With the dust settled from the controversy over Spotify’s ban on promoting artists like R. Kelly, its CEO admitted they messed up the rollout.
The streaming company received backlash after announcing its policy on hate speech and hateful conduct, which meant Spotify wouldn’t allow music from artists who contravene this to be promoted on its playlists or anywhere in its service.
Spotify CEO Daniel Ek told Recode’s Code Conference on Wednesday that they “rolled this out wrong” and that they “could’ve done a much better job” on communicating its new policy.
“The whole goal with this was to make sure that we didn’t have hate speech on the service, it was never about punishing one individual artist or naming one individual artist,” he said
Ek said there was too much “ambiguity” over how people interpreted the company’s stance, leading many people to think that Spotify was banning artists like R. Kelly outright.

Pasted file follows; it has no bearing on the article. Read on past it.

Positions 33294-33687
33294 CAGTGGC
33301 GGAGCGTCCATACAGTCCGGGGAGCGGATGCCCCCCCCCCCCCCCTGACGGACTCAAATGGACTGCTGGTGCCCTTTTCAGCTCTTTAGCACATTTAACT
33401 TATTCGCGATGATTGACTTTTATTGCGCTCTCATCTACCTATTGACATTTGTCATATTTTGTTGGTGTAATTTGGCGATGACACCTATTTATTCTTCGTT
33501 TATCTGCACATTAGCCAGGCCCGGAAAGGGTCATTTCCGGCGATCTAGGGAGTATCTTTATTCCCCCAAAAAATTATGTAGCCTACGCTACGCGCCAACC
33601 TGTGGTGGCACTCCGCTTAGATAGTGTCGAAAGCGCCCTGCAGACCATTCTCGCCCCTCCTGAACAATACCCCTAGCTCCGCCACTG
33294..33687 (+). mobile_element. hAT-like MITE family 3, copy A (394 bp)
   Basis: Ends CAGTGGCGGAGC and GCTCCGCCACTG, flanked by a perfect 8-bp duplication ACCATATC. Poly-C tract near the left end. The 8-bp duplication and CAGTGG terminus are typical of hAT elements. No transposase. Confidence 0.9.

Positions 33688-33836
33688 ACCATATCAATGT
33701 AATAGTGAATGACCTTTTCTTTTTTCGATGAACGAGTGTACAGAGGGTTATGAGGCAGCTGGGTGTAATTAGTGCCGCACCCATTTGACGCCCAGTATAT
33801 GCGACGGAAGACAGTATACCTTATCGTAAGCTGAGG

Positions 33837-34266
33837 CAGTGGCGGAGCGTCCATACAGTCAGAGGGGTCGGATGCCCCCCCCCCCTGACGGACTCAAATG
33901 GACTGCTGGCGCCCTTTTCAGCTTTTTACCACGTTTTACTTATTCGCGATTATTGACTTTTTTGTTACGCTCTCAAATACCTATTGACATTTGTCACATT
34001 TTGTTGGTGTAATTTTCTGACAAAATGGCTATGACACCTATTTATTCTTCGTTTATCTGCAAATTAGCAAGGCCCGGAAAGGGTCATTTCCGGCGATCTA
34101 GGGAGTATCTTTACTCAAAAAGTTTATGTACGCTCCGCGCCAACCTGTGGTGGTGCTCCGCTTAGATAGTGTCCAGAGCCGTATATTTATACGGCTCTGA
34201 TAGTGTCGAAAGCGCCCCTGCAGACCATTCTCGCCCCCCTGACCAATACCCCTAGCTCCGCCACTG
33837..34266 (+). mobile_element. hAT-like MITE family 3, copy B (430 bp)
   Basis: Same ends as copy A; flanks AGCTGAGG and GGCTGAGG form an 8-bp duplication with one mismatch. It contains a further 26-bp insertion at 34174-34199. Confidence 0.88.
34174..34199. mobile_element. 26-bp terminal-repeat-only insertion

“What we were trying to go after was around hate speech, it wasn’t being the moral police, about who did right or who did wrong,” he said.
“You get into tricky things about if people have actually been charged with something, have they actually been convicted of something, et cetera. That’s not our goal.”
Ek added that the company’s aim was to be “transparent” about its rules on artists, which are in line with the company’s values.
“If you are talking about being KKK and doing that kind of stuff, I think it’s pretty obvious that we don’t want you on the service,” he said.
Last week, a Bloomberg report stated Spotify has begun to backtrack on the policy that prevents artists from being promoted based on their personal misconduct. The report mentioned the company currently has no plans to reinstate promotion for R. Kelly.
Notably XXXTentacion, whose battery against a pregnant woman saw him singled out by Spotify for hateful conduct, would gradually have his music restored to playlists.